It’s refreshing to see a court of a law look past EFF hyperbole and distinguish between legit websites and those engaged in criminal activity. Score one for common sense (and the law). It should be noted that in predictable fashion, the EFF characterized the decision as “dangerous precedent” and that allows an intermediate to “edit the internet” and warned that the ruling “lays the groundwork for nations with authoritarian restrictions on speech to also impose their own rules on the global Internet.”
I suppose we should consider it progress that instead of “breaking the internet” we are now only accused of wanting to “edit it?”
Over the years, Google has run roughshod over any effort to impede its take-no-prisoners business practices, but lately its veneer of invincibility seems to have cracked. As this latest ruling demonstrates, courts and regulators (outside the U.S.) are finally beginning to treat Google as the global beast that it is.
In May of 2014 the Court of Justice of the European Union found that EU citizens had the “right to be forgotten” and that search engines like Google must remove search results upon request. Last November, Article 29 Data Protection Working Party, the group charged with overseeing the ruling, issued guidelines on implementation that .com domains worldwide, not just those in the European Union should be included in requests for data removal.
7. Territorial effect of a de-listing decision In order to give full effect to the data subject’s rights as defined in the Court’s ruling, delisting decisions must be implemented in such a way that they guarantee the effective and complete protection of data subjects’ rights and that EU law cannot be circumvented. In that sense, limiting de-listing to EU domains on the grounds that users tend to access search engines via their national domains cannot be considered a sufficient mean to satisfactorily guarantee the rights of data subjects according to the ruling. In practice, this means that in any case de-listing should also be effective on all relevant domains, including .com. [emphasis added]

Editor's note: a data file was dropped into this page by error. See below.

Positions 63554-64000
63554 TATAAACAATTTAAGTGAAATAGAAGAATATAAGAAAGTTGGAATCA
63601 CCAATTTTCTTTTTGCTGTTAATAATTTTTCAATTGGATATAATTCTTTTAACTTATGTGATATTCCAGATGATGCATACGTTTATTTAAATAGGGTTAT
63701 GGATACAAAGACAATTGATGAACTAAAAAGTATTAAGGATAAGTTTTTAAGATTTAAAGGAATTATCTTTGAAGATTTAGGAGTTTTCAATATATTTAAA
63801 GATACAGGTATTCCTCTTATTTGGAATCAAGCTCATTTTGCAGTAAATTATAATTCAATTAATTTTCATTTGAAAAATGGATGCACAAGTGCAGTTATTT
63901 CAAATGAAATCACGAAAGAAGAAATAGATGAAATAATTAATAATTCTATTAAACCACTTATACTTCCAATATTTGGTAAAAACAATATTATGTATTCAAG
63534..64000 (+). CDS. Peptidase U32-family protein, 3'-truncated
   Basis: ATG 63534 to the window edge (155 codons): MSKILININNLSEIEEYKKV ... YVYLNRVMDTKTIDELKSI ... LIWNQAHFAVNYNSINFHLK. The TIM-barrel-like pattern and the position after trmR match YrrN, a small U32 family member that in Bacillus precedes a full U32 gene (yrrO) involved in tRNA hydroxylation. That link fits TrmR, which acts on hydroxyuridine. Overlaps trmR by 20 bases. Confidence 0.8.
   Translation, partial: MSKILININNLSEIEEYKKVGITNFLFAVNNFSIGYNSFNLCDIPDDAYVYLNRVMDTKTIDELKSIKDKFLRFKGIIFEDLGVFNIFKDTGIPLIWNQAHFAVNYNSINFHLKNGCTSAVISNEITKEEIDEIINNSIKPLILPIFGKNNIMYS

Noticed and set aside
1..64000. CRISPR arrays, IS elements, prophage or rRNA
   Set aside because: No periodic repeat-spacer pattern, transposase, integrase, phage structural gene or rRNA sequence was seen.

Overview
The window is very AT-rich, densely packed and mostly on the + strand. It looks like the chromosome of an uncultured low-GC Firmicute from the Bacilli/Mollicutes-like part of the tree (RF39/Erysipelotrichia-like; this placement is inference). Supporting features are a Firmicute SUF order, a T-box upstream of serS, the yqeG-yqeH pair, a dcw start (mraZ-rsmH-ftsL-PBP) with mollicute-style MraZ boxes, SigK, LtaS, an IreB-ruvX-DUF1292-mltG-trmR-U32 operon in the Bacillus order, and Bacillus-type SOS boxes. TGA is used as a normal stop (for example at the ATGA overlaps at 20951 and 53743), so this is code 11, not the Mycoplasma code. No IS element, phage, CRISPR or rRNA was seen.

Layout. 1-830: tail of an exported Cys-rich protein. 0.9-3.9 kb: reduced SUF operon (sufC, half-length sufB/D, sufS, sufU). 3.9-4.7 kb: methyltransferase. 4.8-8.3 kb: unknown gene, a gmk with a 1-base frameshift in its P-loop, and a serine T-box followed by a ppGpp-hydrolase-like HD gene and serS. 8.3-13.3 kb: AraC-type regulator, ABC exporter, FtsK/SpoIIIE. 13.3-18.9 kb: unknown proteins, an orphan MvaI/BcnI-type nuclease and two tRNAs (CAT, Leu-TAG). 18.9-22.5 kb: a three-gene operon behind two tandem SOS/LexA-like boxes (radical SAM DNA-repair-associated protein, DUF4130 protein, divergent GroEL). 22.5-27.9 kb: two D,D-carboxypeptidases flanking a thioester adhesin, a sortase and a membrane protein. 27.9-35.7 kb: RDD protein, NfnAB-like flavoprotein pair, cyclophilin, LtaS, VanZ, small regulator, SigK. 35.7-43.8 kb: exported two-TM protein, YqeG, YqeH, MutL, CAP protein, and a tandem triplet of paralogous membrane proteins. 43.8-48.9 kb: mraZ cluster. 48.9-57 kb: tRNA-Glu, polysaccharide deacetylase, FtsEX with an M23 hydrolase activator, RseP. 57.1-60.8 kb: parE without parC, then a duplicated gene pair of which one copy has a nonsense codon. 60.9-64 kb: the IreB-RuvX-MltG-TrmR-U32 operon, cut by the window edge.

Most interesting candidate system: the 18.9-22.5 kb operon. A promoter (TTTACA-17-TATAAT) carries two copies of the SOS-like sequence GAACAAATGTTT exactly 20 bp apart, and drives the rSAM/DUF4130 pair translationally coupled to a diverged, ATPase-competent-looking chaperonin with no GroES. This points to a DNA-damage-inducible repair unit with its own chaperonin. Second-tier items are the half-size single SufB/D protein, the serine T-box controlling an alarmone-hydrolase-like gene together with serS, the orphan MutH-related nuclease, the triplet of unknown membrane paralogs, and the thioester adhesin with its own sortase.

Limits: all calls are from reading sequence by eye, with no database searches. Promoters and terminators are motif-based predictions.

In April, the EU’s scrutiny of Google’s business practices became even bolder when it charged the company with anti-trust violations. From the Wall Street Journal:
The European Commission took direct aim at Google Inc. Wednesday, charging the Internet-search giant with skewing results to favor its comparison-shopping service. But the formal complaint may only be the opening salvo in a broader assault that prompts big changes at Google.
European antitrust chief Margrethe Vestager said she continues to examine other domains, such as travel and local services, where Google is accused of favoring its own services over those of others. She also opened a second front, intensifying a separate probe of Google’s conduct with its Android mobile-operating system.
Given Google’s growing influence as a Washington lobbying force, don’t expect to see U.S. lawmakers following in the EU’s footsteps any time soon. However, any crack in Google’s armor is progress. While U.S. authorities won’t hold Google accountable, it seems like the rest of the world just might.